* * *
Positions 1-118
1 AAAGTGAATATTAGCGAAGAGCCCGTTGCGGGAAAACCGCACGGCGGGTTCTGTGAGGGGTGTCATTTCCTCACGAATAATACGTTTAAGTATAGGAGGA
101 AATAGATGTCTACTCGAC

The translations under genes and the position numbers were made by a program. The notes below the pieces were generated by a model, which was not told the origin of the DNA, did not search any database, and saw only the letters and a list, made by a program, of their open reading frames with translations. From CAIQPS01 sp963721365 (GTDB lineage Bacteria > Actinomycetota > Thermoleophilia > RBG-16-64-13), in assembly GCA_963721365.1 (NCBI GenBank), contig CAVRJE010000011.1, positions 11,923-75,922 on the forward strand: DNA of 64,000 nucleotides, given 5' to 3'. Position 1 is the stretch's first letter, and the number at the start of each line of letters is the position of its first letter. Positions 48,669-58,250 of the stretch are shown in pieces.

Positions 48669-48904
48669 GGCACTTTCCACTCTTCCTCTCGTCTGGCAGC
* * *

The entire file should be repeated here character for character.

Positions 1-118
1 AAAGTGAATATTAGCGAAGAGCCCGTTGCGGGAAAACCGCACGGCGGGTTCTGTGAGGGGTGTCATTTCCTCACGAATAATACGTTTAAGTATAGGAGGA
101 AATAGATGTCTACTCGAC

The translations under genes and the position numbers were made by a program. The notes below the pieces were generated by a model, which was not told the origin of the DNA, did not search any database, and saw only the letters and a list, made by a program, of their open reading frames with translations. From CAIQPS01 sp963721365 (GTDB lineage Bacteria > Actinomycetota > Thermoleophilia > RBG-16-64-13), in assembly GCA_963721365.1 (NCBI GenBank), contig CAVRJE010000011.1, positions 11,923-75,922 on the forward strand: DNA of 64,000 nucleotides, given 5' to 3'. Position 1 is the stretch's first letter, and the number at the start of each line of letters is the position of its first letter. Positions 48,669-58,250 of the stretch are shown in pieces.

Positions 48669-48904
48669 GGCACTTTCCACTCTTCCTCTCGTCTGGCAGC